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Famous Ayre Poems by Famous Poets

These are examples of famous Ayre poems written by some of the greatest and most-well-known modern and classical poets. PoetrySoup is a great educational poetry resource of famous ayre poems. These examples illustrate what a famous ayre poem looks like and its form, scheme, or style (where appropriate).

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by Strode, William
...ield her voice, shee draweth out
Her tone at large and doth at first prepare
A solemne strayne not weav'd with sounding ayre,
But with an equall pitch and constant throate
Makes clear the passage of her gliding noate;
Then crosse division diversly shee playes,
And loudly chanting out her quickest layes
Poises the sounds, and with a quivering voice
Falls back again: he (wondering how so choise,
So various harmony should issue out
From such a little throate) doth go about
Some ...Read More

by Sidney, Sir Philip
...hese I might be fully blest:
Yet, ah, my mayd'n Muse doth blush to tell the best. 

O how the pleasant ayres of true loue be
Infected by those vapours which arise
From out that noysome gulfe, which gaping lies
Betweene the iawes of hellish Ielousie!
A monster, others harme, selfe-miserie,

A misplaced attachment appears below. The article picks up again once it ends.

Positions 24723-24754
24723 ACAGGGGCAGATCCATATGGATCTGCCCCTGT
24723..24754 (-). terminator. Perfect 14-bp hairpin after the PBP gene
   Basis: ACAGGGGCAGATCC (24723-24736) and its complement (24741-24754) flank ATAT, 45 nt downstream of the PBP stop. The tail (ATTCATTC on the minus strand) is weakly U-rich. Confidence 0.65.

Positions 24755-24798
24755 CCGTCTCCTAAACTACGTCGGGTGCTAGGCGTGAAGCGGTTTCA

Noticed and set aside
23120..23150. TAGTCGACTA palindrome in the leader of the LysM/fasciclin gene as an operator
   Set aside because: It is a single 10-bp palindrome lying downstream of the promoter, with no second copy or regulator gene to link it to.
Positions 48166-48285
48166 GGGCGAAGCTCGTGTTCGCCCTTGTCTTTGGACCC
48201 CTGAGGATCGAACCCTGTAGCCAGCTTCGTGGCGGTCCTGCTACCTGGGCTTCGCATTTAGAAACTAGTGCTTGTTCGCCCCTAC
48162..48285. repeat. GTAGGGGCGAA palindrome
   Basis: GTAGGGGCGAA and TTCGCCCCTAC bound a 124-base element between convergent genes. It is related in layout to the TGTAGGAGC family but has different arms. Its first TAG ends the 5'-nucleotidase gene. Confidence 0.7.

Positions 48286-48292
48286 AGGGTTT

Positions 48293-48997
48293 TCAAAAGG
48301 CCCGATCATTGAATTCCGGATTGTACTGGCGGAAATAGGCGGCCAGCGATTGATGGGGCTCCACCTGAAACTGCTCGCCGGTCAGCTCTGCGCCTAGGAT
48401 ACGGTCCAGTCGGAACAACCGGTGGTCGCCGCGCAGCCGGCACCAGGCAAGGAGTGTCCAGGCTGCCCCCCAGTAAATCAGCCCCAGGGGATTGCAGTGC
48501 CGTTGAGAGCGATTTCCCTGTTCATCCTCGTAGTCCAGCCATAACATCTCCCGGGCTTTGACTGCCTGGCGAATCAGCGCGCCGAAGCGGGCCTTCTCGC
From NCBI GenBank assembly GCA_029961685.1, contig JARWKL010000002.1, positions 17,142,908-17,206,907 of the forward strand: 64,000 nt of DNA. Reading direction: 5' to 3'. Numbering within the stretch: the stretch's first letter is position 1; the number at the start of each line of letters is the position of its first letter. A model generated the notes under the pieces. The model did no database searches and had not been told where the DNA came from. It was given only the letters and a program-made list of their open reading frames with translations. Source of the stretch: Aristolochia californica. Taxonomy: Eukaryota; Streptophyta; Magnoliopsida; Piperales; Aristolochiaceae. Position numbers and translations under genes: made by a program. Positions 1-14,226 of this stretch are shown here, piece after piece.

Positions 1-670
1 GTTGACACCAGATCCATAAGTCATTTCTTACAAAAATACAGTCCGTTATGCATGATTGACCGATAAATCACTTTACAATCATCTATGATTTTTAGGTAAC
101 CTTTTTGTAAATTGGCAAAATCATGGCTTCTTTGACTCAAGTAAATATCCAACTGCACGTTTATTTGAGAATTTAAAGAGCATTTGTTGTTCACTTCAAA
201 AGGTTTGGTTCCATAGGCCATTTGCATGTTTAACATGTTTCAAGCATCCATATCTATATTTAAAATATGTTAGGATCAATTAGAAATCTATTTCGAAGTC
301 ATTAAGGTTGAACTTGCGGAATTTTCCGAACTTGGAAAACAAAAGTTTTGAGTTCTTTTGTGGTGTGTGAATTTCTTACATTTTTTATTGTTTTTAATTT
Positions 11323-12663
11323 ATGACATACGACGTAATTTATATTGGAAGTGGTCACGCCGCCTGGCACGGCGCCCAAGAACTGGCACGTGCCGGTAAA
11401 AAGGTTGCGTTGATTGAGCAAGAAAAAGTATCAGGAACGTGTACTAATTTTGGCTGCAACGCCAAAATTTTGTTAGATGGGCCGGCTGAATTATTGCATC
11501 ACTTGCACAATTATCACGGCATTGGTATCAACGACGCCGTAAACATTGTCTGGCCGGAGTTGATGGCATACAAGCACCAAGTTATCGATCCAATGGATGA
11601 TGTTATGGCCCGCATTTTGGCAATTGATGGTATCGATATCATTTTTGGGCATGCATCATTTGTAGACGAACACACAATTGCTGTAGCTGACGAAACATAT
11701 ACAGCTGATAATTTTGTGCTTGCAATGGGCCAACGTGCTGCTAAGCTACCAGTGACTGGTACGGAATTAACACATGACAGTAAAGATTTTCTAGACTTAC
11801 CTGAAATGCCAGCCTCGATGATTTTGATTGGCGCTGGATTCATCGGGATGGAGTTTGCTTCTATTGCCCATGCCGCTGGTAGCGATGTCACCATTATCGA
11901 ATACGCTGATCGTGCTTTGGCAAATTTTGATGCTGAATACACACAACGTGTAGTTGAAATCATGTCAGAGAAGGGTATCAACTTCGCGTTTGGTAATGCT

Beauties plague, Vertues scourge, succour of lies;
Who his owne ioy to his owne hurt applies,
And onely cherish doth with iniurie:
Who since he hath, by Natures spec...Read More

by Chatterton, Thomas
...joyous dauncynge ynn the hoastrie courte; 
Eke the highe songe and everych joie farewell, 
Farewell the verie shade of fayre dysporte; 
Impestering trobble onn mie dernie tale, 
Ne one kynde Seyncte to warde the aye encreasynge dome. 

Oh! I could waile mie kynge-coppe-decked mees, 
Mie spreedynge flockes of shepe of lillie white, 
Mie tendre applynges; and embodyde trees, 
Mie Parker's Grange, far spreedynge to the syghte, 
Mie cuyen kyne, mie bullockes str...Read More

by Strode, William back, Her owne,
The very same; Marke mee, the same:
Thou canst not cheat us with a lame
Deformed Carcase; Shee was fayre,
Fresh as Morning, sweete as Ayre:
Purer than other flesh as farre
As other Soules than Bodies are:
And that thou mayst the better see
To finde her out: two stars there bee
Eclipsed now; uncloude but those
And they will poynt thee to the Rose
That dyde each cheeke, now pale and wan,
But will bee when shee wakes againe
Fresher than ever: And howere
Her l...Read More

by Strode, William
Make starres to winke,
Can scarce deny
Our soules consist of harmony.

O lull mee, lull mee, charming ayre,
My senses rock with wonder sweete;
Like snowe on wooll thy fallings are,
Soft, like a spiritts, are thy feete:
Greife who need feare
That hath an eare?
Down lett him lye
And slumbring dye,
And change his soule for harmony....Read More

by Godolphin, Sidney
...NOE more unto my thoughts appeare, 
 Att least appeare lesse fayre, 
For crazy tempers justly feare 
 The goodnesse of the ayre; 

Whilst your pure Image hath a place 5